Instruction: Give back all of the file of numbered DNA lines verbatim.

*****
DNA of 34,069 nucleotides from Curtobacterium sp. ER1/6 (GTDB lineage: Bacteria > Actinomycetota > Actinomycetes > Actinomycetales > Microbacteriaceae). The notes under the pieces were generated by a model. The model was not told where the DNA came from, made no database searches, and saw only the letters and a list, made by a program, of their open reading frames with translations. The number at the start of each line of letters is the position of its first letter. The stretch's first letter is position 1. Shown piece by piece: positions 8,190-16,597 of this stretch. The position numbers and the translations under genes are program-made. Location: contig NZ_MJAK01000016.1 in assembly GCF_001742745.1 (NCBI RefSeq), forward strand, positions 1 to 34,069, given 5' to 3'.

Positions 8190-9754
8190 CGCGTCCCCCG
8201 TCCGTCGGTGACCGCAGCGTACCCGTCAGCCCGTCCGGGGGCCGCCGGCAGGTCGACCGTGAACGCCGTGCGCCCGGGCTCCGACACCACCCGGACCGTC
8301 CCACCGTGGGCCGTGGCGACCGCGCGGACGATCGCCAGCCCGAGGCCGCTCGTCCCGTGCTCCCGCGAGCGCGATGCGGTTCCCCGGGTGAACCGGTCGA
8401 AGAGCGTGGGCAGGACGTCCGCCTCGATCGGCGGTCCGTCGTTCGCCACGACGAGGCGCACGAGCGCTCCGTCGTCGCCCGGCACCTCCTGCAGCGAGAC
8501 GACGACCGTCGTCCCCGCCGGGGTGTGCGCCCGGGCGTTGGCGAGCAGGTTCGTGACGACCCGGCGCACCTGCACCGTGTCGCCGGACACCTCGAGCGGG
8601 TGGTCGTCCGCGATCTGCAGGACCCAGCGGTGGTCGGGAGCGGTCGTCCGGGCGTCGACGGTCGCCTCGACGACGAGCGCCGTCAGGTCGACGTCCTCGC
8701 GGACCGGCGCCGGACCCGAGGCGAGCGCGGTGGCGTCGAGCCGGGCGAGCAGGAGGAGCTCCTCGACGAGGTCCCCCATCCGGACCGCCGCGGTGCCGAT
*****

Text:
DNA of 34,069 nucleotides from Curtobacterium sp. ER1/6 (GTDB lineage: Bacteria > Actinomycetota > Actinomycetes > Actinomycetales > Microbacteriaceae). The notes under the pieces were generated by a model. The model was not told where the DNA came from, made no database searches, and saw only the letters and a list, made by a program, of their open reading frames with translations. The number at the start of each line of letters is the position of its first letter. The stretch's first letter is position 1. Shown piece by piece: positions 8,190-16,597 of this stretch. The position numbers and the translations under genes are program-made. Location: contig NZ_MJAK01000016.1 in assembly GCF_001742745.1 (NCBI RefSeq), forward strand, positions 1 to 34,069, given 5' to 3'.

Positions 8190-9754
8190 CGCGTCCCCCG
8201 TCCGTCGGTGACCGCAGCGTACCCGTCAGCCCGTCCGGGGGCCGCCGGCAGGTCGACCGTGAACGCCGTGCGCCCGGGCTCCGACACCACCCGGACCGTC
8301 CCACCGTGGGCCGTGGCGACCGCGCGGACGATCGCCAGCCCGAGGCCGCTCGTCCCGTGCTCCCGCGAGCGCGATGCGGTTCCCCGGGTGAACCGGTCGA
8401 AGAGCGTGGGCAGGACGTCCGCCTCGATCGGCGGTCCGTCGTTCGCCACGACGAGGCGCACGAGCGCTCCGTCGTCGCCCGGCACCTCCTGCAGCGAGAC
8501 GACGACCGTCGTCCCCGCCGGGGTGTGCGCCCGGGCGTTGGCGAGCAGGTTCGTGACGACCCGGCGCACCTGCACCGTGTCGCCGGACACCTCGAGCGGG
8601 TGGTCGTCCGCGATCTGCAGGACCCAGCGGTGGTCGGGAGCGGTCGTCCGGGCGTCGACGGTCGCCTCGACGACGAGCGCCGTCAGGTCGACGTCCTCGC
8701 GGACCGGCGCCGGACCCGAGGCGAGCGCGGTGGCGTCGAGCCGGGCGAGCAGGAGGAGCTCCTCGACGAGGTCCCCCATCCGGACCGCCGCGGTGCCGAT